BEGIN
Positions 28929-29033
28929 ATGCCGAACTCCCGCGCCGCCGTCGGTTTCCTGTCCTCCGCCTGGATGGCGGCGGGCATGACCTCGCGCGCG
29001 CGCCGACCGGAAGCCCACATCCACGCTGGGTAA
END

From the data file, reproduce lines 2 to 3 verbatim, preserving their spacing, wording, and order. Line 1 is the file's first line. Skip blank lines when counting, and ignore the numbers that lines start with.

28929 ATGCCGAACTCCCGCGCCGCCGTCGGTTTCCTGTCCTCCGCCTGGATGGCGGCGGGCATGACCTCGCGCGCG
29001 CGCCGACCGGAAGCCCACATCCACGCTGGGTAA